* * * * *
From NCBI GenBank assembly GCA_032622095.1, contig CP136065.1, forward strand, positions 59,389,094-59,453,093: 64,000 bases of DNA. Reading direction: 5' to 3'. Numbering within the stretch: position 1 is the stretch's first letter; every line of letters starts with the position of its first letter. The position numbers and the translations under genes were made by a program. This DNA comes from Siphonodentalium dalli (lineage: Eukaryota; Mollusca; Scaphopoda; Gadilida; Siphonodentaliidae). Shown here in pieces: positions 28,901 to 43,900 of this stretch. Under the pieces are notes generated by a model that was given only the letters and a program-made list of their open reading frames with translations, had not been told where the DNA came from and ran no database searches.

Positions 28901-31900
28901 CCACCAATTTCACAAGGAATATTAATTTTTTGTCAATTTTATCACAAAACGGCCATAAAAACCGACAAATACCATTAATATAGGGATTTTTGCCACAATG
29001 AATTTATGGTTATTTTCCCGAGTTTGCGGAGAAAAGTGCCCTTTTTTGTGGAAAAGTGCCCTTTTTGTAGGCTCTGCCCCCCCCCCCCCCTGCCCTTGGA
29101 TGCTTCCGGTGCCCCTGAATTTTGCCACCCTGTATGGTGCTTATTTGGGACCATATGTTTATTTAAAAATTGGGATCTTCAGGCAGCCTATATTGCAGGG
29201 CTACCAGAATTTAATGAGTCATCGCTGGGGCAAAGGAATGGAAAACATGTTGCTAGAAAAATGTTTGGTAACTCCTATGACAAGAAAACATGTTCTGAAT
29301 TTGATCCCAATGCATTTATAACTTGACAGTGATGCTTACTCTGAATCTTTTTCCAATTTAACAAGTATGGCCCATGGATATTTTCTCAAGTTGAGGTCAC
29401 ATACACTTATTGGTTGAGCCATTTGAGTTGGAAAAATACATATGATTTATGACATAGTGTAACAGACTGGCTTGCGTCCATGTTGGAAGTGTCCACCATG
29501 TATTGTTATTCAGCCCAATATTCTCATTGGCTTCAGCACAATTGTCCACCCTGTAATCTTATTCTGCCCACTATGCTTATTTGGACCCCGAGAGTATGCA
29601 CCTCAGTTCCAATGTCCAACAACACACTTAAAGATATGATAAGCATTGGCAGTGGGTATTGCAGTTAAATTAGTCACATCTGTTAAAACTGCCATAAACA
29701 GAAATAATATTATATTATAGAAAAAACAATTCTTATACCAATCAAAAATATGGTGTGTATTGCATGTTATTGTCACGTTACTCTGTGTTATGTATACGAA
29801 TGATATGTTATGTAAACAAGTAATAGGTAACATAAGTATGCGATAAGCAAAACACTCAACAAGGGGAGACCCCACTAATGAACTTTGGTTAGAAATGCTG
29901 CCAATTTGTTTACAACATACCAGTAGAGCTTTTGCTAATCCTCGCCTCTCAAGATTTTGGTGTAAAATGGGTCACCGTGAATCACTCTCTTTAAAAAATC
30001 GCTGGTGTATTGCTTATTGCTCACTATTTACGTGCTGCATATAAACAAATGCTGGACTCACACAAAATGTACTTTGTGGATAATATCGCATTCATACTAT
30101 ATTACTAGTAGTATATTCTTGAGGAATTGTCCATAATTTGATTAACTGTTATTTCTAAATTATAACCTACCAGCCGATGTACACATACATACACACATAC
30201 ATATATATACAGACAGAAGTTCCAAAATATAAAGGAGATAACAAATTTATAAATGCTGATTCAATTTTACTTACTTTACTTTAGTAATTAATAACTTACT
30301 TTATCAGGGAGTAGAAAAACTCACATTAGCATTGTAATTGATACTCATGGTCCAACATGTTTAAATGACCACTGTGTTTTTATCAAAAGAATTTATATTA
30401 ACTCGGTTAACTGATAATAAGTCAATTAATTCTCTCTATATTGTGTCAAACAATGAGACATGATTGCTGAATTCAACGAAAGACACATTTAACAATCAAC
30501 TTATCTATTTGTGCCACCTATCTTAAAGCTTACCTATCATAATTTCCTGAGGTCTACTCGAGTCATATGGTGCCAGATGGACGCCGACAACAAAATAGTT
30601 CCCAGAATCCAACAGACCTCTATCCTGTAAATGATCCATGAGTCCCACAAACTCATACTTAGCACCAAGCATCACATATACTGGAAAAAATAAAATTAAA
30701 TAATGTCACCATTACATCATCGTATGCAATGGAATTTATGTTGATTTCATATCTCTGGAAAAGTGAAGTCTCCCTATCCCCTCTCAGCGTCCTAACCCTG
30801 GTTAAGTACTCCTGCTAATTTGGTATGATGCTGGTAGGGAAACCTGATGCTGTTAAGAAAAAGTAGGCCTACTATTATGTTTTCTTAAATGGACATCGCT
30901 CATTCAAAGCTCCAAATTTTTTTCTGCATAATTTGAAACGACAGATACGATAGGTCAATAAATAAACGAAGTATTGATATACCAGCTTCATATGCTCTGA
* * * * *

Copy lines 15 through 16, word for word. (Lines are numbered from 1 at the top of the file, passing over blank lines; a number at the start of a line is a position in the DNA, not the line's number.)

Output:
30101 ATTACTAGTAGTATATTCTTGAGGAATTGTCCATAATTTGATTAACTGTTATTTCTAAATTATAACCTACCAGCCGATGTACACATACATACACACATAC
30201 ATATATATACAGACAGAAGTTCCAAAATATAAAGGAGATAACAAATTTATAAATGCTGATTCAATTTTACTTACTTTACTTTAGTAATTAATAACTTACT